Former Oklahoma Cop Convicted of Corruption, Two Current Cops Acquitted

A federal jury convicted a former Tulsa police officer Friday on charges he engaged in drug trafficking and stole federal money. The panel rejected prosecutors' claims that two current cops were part of a corruption ring that left a blemish on the city police department and led to the release of more than 30 defendants.

Current officers Nick DeBruin and Bruce Bonham hugged former officer Harold Wells before federal marshals led him away. Wells embraced his wife, who broke down in tears after he left the courtroom. A sentencing date was not immediately set.

Prosecutors alleged the three were part of a broader corruption plot, suggesting in an indictment last year that some officers operated without boundaries or fear of getting caught. According to the allegations, the officers stole money and drugs, conducted warrantless searches and fabricated evidence to win convictions.

During the trial, prosecutors showed video from an FBI sting that witnesses said appeared to capture the accused officers plotting to split up what they thought to be drug money at a Tulsa motel. The trial also included testimony from Eric Hill, a former police officer who was fired after an internal affairs probe revealed that he admitted to stealing money during a drug arrest.

Hill, who received immunity from prosecutors in exchange for his cooperation, testified that the three accused officers met after a May 2009 drug search and agreed to turn in money they'd pocketed because they were afraid they were FBI targets.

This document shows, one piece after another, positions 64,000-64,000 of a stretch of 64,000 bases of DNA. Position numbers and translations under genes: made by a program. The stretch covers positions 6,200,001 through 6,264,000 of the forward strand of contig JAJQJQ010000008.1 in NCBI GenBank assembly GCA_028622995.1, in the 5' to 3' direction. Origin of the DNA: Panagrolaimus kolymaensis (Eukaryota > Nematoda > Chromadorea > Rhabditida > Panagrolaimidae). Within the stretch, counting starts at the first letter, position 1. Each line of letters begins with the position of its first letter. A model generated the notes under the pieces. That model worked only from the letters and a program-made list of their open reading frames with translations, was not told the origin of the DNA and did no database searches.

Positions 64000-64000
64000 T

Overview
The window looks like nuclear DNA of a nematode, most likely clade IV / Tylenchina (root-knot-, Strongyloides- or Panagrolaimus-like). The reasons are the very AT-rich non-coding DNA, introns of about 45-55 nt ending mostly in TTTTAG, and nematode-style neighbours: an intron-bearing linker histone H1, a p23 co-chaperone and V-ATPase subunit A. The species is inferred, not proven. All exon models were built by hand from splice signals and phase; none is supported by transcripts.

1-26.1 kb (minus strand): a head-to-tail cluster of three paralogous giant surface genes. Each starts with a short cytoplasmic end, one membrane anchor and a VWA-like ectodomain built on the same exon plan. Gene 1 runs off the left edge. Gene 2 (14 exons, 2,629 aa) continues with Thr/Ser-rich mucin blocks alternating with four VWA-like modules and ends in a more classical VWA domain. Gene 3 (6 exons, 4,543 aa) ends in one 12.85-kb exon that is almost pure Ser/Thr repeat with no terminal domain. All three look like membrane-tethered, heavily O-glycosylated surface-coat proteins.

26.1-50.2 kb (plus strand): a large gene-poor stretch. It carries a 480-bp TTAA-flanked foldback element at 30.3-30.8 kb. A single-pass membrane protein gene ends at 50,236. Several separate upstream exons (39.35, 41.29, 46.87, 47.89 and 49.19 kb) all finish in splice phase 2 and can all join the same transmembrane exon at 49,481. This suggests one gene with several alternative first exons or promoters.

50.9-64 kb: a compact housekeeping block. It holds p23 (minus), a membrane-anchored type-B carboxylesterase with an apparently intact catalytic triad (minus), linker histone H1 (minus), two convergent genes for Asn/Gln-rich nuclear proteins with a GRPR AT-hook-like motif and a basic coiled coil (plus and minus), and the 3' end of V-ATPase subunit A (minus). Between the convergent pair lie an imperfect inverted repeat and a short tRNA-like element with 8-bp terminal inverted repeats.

But Bonham and DeBruin said Bonham placed money in his pocket to see whether a dog trained to sniff out drugs would alight on him.

"I'm happy. What else can I say," DeBruin said after the verdicts were read. "I've gone through hell in the past year."

Bonham said Friday's verdict marked the first time he's felt relieved since he was indicted last year.

"I'd never been handcuffed before other than at the academy. It was the worst day of my life," Bonham said.

Wells, his lawyer and prosecutors did not comment.

Wells was convicted of possessing a firearm while trafficking in drugs; possession of methamphetamine with intent to distribute; stealing federal money; conspiring to steal federal money; and using a telephone to further illegal drug sales. He was acquitted on five other counts.

Bonham faced five counts and DeBruin six.

Two other officers, Jeff Henderson and Bill Yelton, have been accused of similar crimes and will go to trial in July. Henderson faces 58 counts of distributing drugs, perjury and witness tampering; Yelton is accused of witness tampering, among other charges.

Since federal prosecutors began raising allegations that Tulsa had crooked cops, more than 30 people have had their convictions overturned or been released from prison based on the alleged false arrests. Several have filed lawsuits against the city.

Because the case involved the Tulsa law enforcement community, both the prosecutor and judge were brought in from out of state. U.S. Attorney Jane Duke of Little Rock, Ark., left the courtroom after the jurors returned their verdict. U.S. District Judge Bruce Black of New Mexico had to catch a plane home Friday afternoon, so local magistrate Paul Cleary accepted the verdict but didn't set a date for further proceedings involving Wells.

Johna Rountree, who would only identify herself as a family member of Wells, said Wells has spent nearly $100,000 to try to prove his innocence and that he was offered a deal by prosecutors but didn't take it "because he wanted to tell the truth."

Bill Lunn, a lawyer for Bonham, said prosecutors were never able to disparage the current officers' character.

"I think the people of Tulsa wanted to hear their side of the story," Lunn said. He said he expected the city police department to reinstate the officers to full duties. The two had been suspended without pay since their indictment.